Printing Philosophy

Making a Fine Art Print

I find making fine art prints to be far and away the most satisfying aspect of photography. While visiting beautiful wilderness areas is its own immeasurable reward, the creation of a fully visualized print is the only tangible expression of fine art photography. I enjoy the process and results of enlarging to any desired and practicable size with commonly available silver materials, and reasonably transportable cameras. It seems that all that I want to communicate artistically (or perhaps that which is communicated through me) is both possible and fulfilling with traditional silver enlarging techniques.

There is absolutely nothing revolutionary or proprietary about my methods. One will find everything he/she needs to print effectively in the The Print and The Negative, both part of the New Ansel Adams Photography Series. These books form the nucleus of what is essentially the bible of silver based photography. While it may be true that many people have found these books to be difficult to digest, they contain all one really needs to know about the subject. The writings can be terse for the beginner, but time spent with these references will pay dividends. In fact, I still find the answers to seemingly insoluble darkroom dilemmas within a sentence or two of Ansel's compact writing style. It is these very techniques that were taught in most beginning high school and college photography classes during the past 30 years – admittedly, to the chagrin of many budding artists.

There are a multitude of wonderful alternative printing techniques (e.g., platinum/palladium, collodion, daguerreotypes, etc.) being revived and practiced by many talented darkroom artists. Most of these produce final photographic art pieces no larger than the original negatives, and while ever larger specialty film cameras and digital internegatives are used to address this limitation, they also introduce a host of other issues inherent to their size.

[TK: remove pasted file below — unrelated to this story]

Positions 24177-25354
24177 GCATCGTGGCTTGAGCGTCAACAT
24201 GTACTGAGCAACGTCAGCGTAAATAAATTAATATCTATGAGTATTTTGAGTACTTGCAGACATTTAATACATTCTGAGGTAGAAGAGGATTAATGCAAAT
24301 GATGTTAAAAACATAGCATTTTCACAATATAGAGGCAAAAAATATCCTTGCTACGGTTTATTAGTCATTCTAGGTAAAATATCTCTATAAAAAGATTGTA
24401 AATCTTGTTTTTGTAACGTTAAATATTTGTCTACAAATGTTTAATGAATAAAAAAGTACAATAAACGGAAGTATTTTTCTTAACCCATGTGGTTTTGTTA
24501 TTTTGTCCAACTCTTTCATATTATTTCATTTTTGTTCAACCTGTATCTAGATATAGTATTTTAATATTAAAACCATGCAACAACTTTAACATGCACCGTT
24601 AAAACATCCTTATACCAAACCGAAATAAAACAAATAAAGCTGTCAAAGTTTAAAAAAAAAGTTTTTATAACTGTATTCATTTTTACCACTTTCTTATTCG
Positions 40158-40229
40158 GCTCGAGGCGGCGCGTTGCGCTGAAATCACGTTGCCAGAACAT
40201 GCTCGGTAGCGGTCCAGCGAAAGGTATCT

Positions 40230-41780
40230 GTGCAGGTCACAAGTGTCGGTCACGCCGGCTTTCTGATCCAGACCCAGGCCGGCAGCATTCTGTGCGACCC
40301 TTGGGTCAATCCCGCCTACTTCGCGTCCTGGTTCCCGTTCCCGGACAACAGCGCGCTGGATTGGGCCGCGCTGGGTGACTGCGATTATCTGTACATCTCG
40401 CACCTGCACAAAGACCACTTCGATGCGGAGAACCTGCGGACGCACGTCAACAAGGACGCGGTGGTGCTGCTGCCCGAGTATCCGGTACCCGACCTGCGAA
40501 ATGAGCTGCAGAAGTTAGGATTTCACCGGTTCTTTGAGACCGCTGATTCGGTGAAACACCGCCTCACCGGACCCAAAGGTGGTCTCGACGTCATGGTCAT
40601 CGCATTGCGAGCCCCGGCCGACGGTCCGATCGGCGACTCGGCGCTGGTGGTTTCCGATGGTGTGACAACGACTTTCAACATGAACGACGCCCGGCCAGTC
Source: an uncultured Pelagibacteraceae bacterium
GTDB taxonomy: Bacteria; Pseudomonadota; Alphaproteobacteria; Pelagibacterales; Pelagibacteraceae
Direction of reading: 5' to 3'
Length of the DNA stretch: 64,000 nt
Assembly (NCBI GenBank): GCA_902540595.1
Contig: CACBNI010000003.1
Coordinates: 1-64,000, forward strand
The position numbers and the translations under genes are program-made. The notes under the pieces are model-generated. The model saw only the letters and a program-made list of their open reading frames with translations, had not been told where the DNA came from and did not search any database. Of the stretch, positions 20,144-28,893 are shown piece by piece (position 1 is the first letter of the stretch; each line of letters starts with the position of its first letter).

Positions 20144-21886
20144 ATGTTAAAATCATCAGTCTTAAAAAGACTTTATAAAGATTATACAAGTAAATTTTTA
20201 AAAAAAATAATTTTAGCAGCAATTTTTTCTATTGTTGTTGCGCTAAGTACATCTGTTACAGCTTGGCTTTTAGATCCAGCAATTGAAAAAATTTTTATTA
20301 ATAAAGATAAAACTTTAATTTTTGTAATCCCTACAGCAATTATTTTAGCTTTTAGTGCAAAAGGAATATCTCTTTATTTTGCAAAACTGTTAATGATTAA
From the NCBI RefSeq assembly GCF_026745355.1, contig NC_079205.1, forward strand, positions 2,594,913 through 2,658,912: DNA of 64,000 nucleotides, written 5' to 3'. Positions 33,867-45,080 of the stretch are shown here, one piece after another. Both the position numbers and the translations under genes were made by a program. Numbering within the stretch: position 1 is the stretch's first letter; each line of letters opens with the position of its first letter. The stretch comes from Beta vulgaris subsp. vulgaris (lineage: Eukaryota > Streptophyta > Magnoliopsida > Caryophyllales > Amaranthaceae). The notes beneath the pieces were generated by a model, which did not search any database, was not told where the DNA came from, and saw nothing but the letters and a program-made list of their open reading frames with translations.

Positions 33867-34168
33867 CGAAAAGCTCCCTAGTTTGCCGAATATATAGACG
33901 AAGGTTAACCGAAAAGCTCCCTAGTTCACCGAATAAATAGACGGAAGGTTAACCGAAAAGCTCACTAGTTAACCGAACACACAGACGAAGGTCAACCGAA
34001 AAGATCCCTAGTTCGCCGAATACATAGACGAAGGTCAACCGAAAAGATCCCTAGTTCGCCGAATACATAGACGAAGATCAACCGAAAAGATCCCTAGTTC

I use relatively simple darkroom equipment and procedures to execute my vision and produce an expressive print. I don't use "heroic" methods in order to print "difficult" negatives. Truthfully, I have far too many good negatives yet to print to waste time attempting to whip bad ones into shape – this despite the fact that many landscape opportunities are fleeting in nature. Better to look forward to revisiting a favorite location to experience the thrill of a thunderstorm in the high country all over again!

Lastly, please remember, the techniques I use suit the way I print. Every photographic artist is free to print any subject in any manner they wish. Please visit Techniques for the intentions and methods I use to make and present silver darkroom prints.

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